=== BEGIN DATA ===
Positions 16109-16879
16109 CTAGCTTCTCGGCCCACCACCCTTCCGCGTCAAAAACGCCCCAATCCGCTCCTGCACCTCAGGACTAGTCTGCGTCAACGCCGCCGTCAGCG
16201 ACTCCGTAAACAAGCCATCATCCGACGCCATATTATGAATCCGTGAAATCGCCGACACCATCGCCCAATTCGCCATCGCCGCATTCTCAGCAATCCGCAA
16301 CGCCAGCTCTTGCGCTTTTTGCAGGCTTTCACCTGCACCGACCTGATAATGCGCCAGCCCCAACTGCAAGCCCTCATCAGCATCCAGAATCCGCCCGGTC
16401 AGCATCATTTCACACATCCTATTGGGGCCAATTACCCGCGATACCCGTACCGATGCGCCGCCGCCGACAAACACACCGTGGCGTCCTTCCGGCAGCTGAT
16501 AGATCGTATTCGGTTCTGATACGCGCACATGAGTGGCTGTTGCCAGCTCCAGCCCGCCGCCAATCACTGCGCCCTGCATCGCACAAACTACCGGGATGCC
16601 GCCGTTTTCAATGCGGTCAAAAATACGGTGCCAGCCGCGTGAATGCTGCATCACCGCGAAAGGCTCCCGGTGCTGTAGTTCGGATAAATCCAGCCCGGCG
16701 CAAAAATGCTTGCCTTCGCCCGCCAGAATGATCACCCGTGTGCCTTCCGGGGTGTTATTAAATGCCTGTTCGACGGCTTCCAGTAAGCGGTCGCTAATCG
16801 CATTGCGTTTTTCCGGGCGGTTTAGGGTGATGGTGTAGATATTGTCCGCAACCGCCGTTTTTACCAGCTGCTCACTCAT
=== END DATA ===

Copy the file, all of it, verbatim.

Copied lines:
Positions 16109-16879
16109 CTAGCTTCTCGGCCCACCACCCTTCCGCGTCAAAAACGCCCCAATCCGCTCCTGCACCTCAGGACTAGTCTGCGTCAACGCCGCCGTCAGCG
16201 ACTCCGTAAACAAGCCATCATCCGACGCCATATTATGAATCCGTGAAATCGCCGACACCATCGCCCAATTCGCCATCGCCGCATTCTCAGCAATCCGCAA
16301 CGCCAGCTCTTGCGCTTTTTGCAGGCTTTCACCTGCACCGACCTGATAATGCGCCAGCCCCAACTGCAAGCCCTCATCAGCATCCAGAATCCGCCCGGTC
16401 AGCATCATTTCACACATCCTATTGGGGCCAATTACCCGCGATACCCGTACCGATGCGCCGCCGCCGACAAACACACCGTGGCGTCCTTCCGGCAGCTGAT
16501 AGATCGTATTCGGTTCTGATACGCGCACATGAGTGGCTGTTGCCAGCTCCAGCCCGCCGCCAATCACTGCGCCCTGCATCGCACAAACTACCGGGATGCC
16601 GCCGTTTTCAATGCGGTCAAAAATACGGTGCCAGCCGCGTGAATGCTGCATCACCGCGAAAGGCTCCCGGTGCTGTAGTTCGGATAAATCCAGCCCGGCG
16701 CAAAAATGCTTGCCTTCGCCCGCCAGAATGATCACCCGTGTGCCTTCCGGGGTGTTATTAAATGCCTGTTCGACGGCTTCCAGTAAGCGGTCGCTAATCG
16801 CATTGCGTTTTTCCGGGCGGTTTAGGGTGATGGTGTAGATATTGTCCGCAACCGCCGTTTTTACCAGCTGCTCACTCAT